ABSTRACT We investigate whether aggressive tax planning firms have a less transparent information environment. Although tax planning provides expected tax savings, it can simultaneously increase the financial complexity of the organization. And to the extent that this greater financial complexity cannot be adequately clarified through communications with outside parties, such as investors and analysts, transparency problems can arise. Our investigation of the association between tax aggressiveness and information asymmetry, analysts' forecast errors, and earnings quality suggests that aggressive tax planning is associated with lower corporate transparency. We also find evidence that managers at tax-aggressive firms attempt to mitigate these transparency problems by increasing various tax-related disclosures. Overall, our results suggest that firms face a trade-off between tax benefits and financial transparency when choosing the aggressiveness of their tax planning. JEL Classifications: G30; H26; M41.
We empirically examine standard agency predictions about how performance measures are optimally weighted to provide CEO incentives. Consistent with prior empirical research, we document that the relative weight on price and non‐price performance measures in CEO cash pay is a decreasing function of the relative variances. Agency theory speaks to the weights in total compensation (annual total pay and changes in the CEO's equity portfolio value), however, and we document that very little of CEOs' total incentives come from cash pay. We also document that variation in the relative weight on price and non‐price performance measures in CEO total compensation is an increasing function of the relative variances. The conflicting results using total compensation indicate that existing findings on cash pay cannot be interpreted as evidence supporting standard agency predictions. Based on our results, we suggest approaches for future research on performance measure use in CEO total compensation.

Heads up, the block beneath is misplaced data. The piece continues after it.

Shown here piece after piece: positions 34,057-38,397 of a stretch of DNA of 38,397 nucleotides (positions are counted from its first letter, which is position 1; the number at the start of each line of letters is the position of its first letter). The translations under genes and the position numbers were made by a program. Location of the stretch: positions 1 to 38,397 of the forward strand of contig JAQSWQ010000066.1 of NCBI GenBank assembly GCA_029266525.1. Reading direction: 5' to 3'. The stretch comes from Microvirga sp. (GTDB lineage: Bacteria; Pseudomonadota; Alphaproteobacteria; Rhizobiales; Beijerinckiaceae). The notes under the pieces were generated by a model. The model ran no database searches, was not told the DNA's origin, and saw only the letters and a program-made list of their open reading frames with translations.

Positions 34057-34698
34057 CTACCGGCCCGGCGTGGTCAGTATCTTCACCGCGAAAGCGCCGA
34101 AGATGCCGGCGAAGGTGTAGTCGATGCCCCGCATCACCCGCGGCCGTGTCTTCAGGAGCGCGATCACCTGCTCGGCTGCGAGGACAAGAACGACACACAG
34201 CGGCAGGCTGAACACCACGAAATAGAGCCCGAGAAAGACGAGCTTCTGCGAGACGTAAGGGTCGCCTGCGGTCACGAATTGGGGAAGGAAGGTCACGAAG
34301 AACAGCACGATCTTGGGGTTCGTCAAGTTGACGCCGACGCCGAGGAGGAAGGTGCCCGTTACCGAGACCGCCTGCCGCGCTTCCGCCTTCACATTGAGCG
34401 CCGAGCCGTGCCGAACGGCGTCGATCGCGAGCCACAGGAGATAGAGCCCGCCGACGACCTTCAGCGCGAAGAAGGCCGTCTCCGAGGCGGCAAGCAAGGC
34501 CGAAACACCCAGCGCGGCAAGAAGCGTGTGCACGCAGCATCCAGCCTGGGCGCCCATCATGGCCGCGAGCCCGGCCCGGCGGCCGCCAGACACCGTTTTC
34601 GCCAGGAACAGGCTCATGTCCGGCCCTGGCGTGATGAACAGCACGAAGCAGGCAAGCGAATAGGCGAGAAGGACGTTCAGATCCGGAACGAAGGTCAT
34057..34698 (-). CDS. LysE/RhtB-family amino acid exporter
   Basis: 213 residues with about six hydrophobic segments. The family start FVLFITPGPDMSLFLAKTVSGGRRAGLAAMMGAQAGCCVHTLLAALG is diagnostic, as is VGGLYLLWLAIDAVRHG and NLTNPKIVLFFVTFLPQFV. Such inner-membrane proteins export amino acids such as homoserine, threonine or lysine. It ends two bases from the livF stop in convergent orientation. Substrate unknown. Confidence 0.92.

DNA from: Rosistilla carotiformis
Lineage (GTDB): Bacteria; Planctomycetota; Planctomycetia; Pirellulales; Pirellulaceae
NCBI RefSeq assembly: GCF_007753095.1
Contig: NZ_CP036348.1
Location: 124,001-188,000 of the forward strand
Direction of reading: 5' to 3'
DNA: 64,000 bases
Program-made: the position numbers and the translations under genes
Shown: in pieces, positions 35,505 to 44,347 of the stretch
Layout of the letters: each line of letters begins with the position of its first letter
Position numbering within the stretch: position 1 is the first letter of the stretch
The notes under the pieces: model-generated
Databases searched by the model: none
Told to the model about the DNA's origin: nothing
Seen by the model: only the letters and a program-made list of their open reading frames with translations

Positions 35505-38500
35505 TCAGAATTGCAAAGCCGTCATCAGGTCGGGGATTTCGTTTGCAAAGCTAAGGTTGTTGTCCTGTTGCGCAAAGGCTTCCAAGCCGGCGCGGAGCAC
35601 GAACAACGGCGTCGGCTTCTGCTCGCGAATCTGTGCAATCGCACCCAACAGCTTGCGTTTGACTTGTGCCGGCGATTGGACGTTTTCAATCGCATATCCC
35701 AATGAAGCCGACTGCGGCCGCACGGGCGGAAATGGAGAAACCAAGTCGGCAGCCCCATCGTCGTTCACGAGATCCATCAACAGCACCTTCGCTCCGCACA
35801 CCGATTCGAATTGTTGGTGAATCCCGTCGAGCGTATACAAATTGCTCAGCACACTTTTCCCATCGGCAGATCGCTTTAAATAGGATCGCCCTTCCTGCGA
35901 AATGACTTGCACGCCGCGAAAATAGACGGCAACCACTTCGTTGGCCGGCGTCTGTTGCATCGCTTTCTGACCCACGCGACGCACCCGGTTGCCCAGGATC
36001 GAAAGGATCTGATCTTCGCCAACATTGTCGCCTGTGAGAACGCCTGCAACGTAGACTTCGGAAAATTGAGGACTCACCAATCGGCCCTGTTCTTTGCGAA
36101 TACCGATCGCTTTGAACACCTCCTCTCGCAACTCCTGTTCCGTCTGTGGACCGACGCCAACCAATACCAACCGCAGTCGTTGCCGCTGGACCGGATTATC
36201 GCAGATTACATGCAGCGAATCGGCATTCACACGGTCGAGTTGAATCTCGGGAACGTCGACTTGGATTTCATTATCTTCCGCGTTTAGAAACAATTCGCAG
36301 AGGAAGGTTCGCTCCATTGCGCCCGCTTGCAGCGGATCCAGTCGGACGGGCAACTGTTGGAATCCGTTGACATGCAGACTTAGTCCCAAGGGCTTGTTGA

In this paper, we derive a measure of diluted EPS that incorporates the economic implications of the dilutive effects of employee stock options. We show that the existing FASB treasury‐stock method of accounting for the dilutive effects of outstanding options systematically understates the options' dilutive effect, and thus overstates reported EPS. Using firm‐wide data on 731 employee stock option plans, our proposed measure suggests that economic dilution from options is, on average, 100 percent greater than dilution in reported diluted EPS using the FASB treasury‐stock method. We examine the implications of our analysis for stock price valuation, the price‐earnings relation, and the return‐earnings relation. We demonstrate analytically that when firms have options outstanding, empirical applications of equity valuation models that use reported per‐share earnings as an input (e.g., Ohlson 1995) yield upwardly biased estimates of the market value of common stock. We predict that when the difference between our measure of economic dilution from options and the FASB treasury‐stock method dilution from options is greater, the observed return‐earnings and price‐earnings coefficients will be smaller, and we provide some (albeit weak) empirical support for this prediction.